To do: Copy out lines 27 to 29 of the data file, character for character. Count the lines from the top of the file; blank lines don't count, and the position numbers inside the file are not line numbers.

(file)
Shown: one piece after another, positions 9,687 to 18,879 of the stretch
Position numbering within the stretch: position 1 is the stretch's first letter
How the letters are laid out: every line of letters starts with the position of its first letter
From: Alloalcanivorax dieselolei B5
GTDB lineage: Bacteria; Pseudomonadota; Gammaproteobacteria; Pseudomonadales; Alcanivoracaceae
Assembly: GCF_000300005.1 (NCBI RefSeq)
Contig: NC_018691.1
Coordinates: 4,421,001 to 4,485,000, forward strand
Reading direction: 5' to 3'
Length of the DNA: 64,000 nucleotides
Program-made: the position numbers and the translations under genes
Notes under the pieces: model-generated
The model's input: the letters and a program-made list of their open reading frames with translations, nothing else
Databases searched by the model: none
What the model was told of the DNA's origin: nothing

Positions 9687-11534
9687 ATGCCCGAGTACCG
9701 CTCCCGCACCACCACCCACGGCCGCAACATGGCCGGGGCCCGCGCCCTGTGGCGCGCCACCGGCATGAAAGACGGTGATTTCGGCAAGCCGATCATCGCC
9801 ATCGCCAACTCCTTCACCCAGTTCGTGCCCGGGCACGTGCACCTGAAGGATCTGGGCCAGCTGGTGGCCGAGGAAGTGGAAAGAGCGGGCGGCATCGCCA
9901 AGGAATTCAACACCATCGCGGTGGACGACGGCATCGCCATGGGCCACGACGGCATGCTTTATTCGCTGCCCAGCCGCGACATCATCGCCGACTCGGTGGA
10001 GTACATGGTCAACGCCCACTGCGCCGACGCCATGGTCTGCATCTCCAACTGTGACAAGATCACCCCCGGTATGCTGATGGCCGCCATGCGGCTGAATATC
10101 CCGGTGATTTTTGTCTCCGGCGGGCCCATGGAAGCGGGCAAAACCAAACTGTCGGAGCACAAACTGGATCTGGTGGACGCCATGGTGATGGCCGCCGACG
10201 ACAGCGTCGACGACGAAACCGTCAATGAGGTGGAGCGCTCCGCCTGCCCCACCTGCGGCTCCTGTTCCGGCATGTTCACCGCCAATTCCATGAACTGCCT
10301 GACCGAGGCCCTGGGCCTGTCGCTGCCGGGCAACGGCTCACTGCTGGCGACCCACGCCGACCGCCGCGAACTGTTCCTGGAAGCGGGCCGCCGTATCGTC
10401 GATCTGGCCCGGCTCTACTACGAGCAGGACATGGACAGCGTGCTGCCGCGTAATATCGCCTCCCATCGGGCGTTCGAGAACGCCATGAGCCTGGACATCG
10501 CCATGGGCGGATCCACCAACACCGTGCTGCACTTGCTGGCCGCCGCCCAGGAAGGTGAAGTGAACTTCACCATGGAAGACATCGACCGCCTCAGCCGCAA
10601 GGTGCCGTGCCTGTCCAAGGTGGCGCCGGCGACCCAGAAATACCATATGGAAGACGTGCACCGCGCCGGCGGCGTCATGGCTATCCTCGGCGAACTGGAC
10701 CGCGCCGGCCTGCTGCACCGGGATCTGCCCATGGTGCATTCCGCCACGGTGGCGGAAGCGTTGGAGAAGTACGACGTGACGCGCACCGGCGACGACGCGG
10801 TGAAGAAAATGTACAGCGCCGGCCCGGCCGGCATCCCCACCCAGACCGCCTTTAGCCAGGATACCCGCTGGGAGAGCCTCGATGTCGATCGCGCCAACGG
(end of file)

10601 GGTGCCGTGCCTGTCCAAGGTGGCGCCGGCGACCCAGAAATACCATATGGAAGACGTGCACCGCGCCGGCGGCGTCATGGCTATCCTCGGCGAACTGGAC
10701 CGCGCCGGCCTGCTGCACCGGGATCTGCCCATGGTGCATTCCGCCACGGTGGCGGAAGCGTTGGAGAAGTACGACGTGACGCGCACCGGCGACGACGCGG
10801 TGAAGAAAATGTACAGCGCCGGCCCGGCCGGCATCCCCACCCAGACCGCCTTTAGCCAGGATACCCGCTGGGAGAGCCTCGATGTCGATCGCGCCAACGG